Harvey Fierstein on the History of Blowjobs

Fashion Week proves wearing, even to us model citizens

Marriage was also center stage when the Broadway musical A Catered Affair launched its online family wedding album at Sky360 by Delta, where they have several rows of airplane seats that sit on the tarmac forever, just like at JFK. Harvey Fierstein—the show's writer/co-star and "the original original"—was there to greet fans ("Thanks, cookie," he told one super-nerd who's still excited by Independence Day) and gab it up with press like me while patiently sitting in a Delta seat.

"I didn't just take the movie and put it on the stage," said Harvey the adapter. "Why bother? That's not what I do. I'm an artist. It's like finding something on the street and making a sculpture out of it." As opposed to a paint-by-numbers Mona Lisa. This little sculpture has Harvey as a gay uncle with a special friend, "and everybody knows, but nobody talks about it." That's not too outrageous—my family's still like that. "I wanted to make it inevitable that by now we'd want gay marriage," explained Harvey. "We live in families. We're all in this together. I wanted that undercurrent."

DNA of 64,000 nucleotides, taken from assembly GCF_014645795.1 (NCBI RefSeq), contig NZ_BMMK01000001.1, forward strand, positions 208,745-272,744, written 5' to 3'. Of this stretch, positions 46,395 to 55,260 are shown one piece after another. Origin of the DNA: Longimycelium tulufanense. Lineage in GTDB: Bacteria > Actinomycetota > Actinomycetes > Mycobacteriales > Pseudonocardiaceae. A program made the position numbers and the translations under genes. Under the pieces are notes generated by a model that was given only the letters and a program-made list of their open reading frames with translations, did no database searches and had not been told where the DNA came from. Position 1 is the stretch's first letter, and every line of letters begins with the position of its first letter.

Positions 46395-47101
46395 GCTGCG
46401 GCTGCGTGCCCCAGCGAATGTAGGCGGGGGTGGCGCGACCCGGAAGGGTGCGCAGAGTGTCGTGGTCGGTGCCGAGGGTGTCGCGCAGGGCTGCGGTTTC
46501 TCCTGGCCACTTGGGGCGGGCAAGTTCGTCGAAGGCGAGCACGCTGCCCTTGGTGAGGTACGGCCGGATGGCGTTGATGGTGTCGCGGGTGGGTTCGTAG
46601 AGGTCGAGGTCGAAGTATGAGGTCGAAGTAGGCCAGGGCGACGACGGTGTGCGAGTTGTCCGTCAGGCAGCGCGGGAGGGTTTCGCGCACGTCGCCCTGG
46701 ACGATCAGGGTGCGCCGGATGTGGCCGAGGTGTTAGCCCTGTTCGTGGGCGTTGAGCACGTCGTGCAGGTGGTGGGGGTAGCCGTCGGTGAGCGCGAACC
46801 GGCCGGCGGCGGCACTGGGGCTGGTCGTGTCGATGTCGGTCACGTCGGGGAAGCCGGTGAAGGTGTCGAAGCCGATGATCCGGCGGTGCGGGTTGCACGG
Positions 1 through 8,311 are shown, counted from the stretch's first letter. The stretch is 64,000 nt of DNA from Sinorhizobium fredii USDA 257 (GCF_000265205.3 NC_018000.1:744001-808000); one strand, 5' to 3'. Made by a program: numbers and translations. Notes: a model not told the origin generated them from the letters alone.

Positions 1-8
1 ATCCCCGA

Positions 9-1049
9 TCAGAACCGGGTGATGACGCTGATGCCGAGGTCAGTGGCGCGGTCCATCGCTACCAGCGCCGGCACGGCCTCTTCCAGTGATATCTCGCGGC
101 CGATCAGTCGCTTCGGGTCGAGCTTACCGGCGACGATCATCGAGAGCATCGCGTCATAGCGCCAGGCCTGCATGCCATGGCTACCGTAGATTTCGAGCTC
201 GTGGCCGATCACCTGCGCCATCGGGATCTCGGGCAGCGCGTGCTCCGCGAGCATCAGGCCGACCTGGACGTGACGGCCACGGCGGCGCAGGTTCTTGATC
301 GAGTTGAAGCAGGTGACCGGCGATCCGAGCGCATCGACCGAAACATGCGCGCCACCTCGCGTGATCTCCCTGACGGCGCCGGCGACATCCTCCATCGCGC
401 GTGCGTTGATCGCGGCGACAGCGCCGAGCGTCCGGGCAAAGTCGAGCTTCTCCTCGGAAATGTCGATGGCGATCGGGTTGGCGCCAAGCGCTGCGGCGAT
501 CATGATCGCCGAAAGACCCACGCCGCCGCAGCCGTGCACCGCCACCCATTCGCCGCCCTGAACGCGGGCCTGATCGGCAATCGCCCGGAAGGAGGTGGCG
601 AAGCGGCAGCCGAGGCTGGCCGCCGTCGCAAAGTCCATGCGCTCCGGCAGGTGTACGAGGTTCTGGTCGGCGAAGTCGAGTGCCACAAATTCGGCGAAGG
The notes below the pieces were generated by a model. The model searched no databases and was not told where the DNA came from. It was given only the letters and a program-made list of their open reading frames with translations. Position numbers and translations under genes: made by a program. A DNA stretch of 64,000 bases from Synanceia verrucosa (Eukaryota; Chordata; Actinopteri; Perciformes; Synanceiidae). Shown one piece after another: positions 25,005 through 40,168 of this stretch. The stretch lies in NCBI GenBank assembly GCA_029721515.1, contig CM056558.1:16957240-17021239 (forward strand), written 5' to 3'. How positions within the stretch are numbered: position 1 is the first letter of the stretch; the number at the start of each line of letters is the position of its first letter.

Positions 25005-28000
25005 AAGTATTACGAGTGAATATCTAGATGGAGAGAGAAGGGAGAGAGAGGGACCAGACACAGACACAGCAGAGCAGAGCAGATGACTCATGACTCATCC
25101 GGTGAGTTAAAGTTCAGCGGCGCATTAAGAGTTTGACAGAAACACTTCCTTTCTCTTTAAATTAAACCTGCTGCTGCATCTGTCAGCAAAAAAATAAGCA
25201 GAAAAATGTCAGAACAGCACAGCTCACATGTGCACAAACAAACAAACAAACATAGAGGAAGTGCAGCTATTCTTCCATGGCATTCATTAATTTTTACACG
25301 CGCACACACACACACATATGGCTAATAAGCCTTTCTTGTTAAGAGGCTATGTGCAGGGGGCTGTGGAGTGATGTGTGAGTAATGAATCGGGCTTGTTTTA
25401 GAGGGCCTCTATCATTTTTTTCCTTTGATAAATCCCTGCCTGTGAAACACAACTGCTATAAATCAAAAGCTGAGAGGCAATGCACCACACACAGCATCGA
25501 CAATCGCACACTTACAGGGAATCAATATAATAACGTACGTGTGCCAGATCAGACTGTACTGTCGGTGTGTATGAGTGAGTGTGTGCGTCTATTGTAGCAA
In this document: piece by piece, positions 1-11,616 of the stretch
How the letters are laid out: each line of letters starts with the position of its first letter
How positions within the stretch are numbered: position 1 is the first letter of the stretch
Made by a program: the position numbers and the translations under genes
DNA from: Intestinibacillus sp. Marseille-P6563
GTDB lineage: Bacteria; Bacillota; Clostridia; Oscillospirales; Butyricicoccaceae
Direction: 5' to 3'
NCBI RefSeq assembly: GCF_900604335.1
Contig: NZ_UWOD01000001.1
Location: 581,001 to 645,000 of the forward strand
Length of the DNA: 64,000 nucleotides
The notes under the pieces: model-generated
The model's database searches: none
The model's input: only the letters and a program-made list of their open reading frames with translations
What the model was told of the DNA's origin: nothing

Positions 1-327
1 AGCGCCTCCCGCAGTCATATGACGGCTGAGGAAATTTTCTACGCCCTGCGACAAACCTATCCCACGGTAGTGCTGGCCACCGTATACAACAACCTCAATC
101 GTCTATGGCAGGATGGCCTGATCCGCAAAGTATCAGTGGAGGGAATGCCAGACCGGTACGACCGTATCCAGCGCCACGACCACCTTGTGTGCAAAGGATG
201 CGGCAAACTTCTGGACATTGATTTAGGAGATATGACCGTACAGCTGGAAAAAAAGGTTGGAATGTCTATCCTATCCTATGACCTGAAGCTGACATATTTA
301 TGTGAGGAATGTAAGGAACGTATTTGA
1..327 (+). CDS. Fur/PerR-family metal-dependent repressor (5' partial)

Some critics feel that such comfortable gays didn't exist in the 1950s, when the kitchen-sink musical is set. "No, they were invented by Susan Sarandon on Sheridan Square in 1964," deadpanned Harvey in his intoxicating rasp. "One day she said, 'I need a friend.' A fairy godmother came down and said, 'You need fairies!' And that's when gays were invented!" "Really? Is that, perchance, when Susan started going out with David Bowie?" I wondered. "I'm not getting into that," he evaded, sagely.

Harvey Fierstein and Matthew Scott in a catered affair for A Catered Affair
photo: Cary Conover
Harvey Fierstein and Matthew Scott in a catered affair for A Catered Affair

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"But really," Harvey continued, loving this, "nobody sucked cock until 1964. There's a plaque on a truck on West Street saying, 'The first dick ever was sucked here'—and that's when homosexuality was born! I'm sure Leonardo DaVinci was just confused. Plato was going through a phase. Oscar Wilde was just trying to be different." And Liberace was just using penises as a colonic.

Anyway, see ya on Broadway, cookie. Now I'm off to get a new big black thing.

musto@villagevoice.com

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